The road to international cricket’s first Test Championship final has been formally unveiled, but debate remains over who exactly will host it – England or the championship table-toppers.
ESPNcricinfo has learned that there is a difference of opinion over where the final should be held. The ICC and most member boards have agreed that the first two finals – in 2021 and 2023 – should be held in the country where the game originated; for instance, New Zealand’s FTP schedule for 2019-23, released by NZC on Wednesday, had the final pencilled in for June 2021, with England as the host.
The BCCI, however, is believed to be of the view that the final should be hosted by whichever team finishes at the top of the championship table at the cut-off date for championship matches – which is the end of March 2021 in the case of the inaugural edition.
There are commercial and broadcasting concerns into the bargain too as, according to an ICC working paper presented at a meeting in April and seen by ESPNcricinfo, the Test Championship final will be considered an ICC event, with commercial and broadcasting rights to the five-day match to be retained by the global governing body.
The ICC would bear the cost of “marketing, promoting and delivering” the final and retain all media rights to the final in 2021 and 2023. The paper also says that Star, the ICC’s host broadcaster, has a proposal to pay $10 million for each final for the India-only market. Syndication revenue outside of India is projected at $5 million per event. This would be the first Test to be played under such conditions, with Test rights traditionally held by the host country.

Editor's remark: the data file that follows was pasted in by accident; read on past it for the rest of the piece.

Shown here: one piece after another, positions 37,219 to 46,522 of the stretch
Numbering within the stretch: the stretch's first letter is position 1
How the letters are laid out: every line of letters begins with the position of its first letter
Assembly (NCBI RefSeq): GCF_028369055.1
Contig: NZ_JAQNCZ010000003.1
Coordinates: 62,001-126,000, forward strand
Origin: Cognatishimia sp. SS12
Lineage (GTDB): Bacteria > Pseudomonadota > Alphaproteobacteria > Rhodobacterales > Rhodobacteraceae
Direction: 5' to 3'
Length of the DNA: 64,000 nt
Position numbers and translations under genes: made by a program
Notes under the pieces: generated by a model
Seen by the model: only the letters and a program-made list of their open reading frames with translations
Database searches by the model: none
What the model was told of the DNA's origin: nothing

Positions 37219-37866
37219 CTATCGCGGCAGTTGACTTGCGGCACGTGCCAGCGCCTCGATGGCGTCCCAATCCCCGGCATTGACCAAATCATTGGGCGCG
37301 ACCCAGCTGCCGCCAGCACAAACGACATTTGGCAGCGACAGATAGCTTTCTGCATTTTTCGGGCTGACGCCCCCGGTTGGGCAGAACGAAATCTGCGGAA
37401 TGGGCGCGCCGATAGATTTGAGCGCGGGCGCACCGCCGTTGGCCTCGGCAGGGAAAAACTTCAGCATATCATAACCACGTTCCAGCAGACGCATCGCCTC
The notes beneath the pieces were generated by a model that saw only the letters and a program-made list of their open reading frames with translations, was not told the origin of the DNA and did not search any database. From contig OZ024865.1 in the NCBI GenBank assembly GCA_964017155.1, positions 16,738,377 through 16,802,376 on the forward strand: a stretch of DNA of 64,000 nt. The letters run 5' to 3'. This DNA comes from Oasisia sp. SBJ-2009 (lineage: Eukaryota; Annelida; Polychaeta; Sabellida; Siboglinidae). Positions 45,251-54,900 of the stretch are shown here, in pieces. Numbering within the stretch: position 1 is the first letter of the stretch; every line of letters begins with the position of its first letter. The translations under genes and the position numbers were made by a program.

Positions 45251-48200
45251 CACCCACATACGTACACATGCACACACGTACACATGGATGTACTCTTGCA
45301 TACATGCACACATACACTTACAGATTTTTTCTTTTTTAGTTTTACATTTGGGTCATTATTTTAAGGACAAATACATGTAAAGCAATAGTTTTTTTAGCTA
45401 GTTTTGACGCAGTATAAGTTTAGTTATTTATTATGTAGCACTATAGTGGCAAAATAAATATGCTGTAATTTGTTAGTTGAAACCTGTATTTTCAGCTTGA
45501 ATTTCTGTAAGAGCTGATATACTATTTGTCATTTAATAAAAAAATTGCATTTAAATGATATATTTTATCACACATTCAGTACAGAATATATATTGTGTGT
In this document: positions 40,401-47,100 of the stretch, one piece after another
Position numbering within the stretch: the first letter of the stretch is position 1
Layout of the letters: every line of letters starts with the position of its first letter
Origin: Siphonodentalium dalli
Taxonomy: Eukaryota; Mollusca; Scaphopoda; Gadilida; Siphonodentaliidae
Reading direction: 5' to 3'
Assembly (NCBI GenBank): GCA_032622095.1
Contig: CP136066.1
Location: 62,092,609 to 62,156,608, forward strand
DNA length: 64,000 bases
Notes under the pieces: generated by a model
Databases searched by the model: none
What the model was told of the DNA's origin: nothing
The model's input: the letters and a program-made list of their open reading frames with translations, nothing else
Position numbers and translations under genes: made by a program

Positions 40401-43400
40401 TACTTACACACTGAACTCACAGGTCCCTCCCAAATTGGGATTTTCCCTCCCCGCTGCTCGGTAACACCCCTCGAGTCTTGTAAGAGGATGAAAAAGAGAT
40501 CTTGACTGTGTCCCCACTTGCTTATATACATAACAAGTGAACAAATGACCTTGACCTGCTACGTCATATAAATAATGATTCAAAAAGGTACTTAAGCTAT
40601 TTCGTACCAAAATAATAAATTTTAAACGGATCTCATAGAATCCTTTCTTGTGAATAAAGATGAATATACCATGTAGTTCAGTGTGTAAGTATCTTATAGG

But these details are not yet final, and the matter is expected to be discussed at the ICC annual conference later this month.
James Sutherland, the Cricket Australia chief executive and a major driver of the Test Championship and ODI leagues, said that the commercial rights value of the two finals – by some estimates expected to reap as much as USD 40 million in addition to bilateral series over the next four years – needed to be discussed in conjunction with a final decision over where they would be held.
“That hasn’t been totally worked through yet,” Sutherland said. “As a starting point in my mind the first thing we need to work out is where it’s going to be played. Once we’ve worked out where it’s going to be played the conversation would need to take place at that host country because it would have an immediate impact on their own local broadcasting deal then things can get sorted from there. That’s something that is not a short-term priority but will need to be sorted out over the course of the next 12 months.”